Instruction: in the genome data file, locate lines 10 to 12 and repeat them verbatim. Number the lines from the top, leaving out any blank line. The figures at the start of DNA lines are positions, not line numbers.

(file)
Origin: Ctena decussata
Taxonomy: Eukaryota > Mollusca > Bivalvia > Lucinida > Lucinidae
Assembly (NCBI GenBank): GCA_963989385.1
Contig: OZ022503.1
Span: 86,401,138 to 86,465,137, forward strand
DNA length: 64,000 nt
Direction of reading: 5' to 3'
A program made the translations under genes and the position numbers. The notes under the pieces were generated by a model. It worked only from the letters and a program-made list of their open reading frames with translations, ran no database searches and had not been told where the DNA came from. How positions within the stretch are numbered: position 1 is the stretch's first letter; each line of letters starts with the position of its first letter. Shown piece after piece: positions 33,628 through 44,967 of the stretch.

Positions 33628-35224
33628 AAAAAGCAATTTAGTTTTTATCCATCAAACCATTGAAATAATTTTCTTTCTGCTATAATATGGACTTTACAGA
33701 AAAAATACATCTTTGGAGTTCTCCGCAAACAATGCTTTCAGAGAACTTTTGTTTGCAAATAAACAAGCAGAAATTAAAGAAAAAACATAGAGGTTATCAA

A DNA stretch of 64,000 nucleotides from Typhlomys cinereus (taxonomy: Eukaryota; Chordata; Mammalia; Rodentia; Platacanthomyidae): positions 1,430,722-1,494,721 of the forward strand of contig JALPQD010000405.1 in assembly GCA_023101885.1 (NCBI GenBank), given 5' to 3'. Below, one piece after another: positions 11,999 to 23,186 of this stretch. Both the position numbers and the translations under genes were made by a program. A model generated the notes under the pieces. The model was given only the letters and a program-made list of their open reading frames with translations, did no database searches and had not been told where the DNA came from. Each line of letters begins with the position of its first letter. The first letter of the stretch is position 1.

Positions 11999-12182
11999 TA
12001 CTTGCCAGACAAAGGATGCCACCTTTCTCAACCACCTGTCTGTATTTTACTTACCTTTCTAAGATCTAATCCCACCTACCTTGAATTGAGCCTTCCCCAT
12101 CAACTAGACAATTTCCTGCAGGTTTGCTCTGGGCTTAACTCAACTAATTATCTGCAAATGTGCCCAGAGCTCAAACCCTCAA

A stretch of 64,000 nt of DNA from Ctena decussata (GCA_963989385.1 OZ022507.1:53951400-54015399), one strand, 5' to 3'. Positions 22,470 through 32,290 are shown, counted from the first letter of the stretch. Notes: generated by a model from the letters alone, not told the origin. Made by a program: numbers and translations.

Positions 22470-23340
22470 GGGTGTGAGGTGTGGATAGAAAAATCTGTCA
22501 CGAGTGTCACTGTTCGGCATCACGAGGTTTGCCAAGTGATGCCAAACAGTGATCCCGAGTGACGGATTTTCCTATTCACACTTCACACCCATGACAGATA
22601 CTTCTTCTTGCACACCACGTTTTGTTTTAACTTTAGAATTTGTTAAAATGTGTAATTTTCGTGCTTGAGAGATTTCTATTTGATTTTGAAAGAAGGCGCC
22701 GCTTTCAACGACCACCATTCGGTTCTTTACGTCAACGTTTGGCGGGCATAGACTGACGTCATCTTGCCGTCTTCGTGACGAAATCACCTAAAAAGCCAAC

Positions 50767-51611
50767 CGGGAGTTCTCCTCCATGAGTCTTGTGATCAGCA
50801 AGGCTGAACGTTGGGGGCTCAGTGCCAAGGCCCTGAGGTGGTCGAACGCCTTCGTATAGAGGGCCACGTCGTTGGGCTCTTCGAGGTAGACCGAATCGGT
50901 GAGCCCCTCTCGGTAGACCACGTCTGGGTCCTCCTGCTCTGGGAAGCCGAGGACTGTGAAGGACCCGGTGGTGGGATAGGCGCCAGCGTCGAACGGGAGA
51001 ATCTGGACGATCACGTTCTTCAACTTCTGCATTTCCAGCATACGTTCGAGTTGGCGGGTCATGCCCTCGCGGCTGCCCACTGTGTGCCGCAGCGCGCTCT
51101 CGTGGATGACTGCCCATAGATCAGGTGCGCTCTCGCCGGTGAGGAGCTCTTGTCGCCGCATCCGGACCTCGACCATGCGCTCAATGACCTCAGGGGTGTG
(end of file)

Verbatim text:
33628 AAAAAGCAATTTAGTTTTTATCCATCAAACCATTGAAATAATTTTCTTTCTGCTATAATATGGACTTTACAGA
33701 AAAAATACATCTTTGGAGTTCTCCGCAAACAATGCTTTCAGAGAACTTTTGTTTGCAAATAAACAAGCAGAAATTAAAGAAAAAACATAGAGGTTATCAA

A DNA stretch of 64,000 nucleotides from Typhlomys cinereus (taxonomy: Eukaryota; Chordata; Mammalia; Rodentia; Platacanthomyidae): positions 1,430,722-1,494,721 of the forward strand of contig JALPQD010000405.1 in assembly GCA_023101885.1 (NCBI GenBank), given 5' to 3'. Below, one piece after another: positions 11,999 to 23,186 of this stretch. Both the position numbers and the translations under genes were made by a program. A model generated the notes under the pieces. The model was given only the letters and a program-made list of their open reading frames with translations, did no database searches and had not been told where the DNA came from. Each line of letters begins with the position of its first letter. The first letter of the stretch is position 1.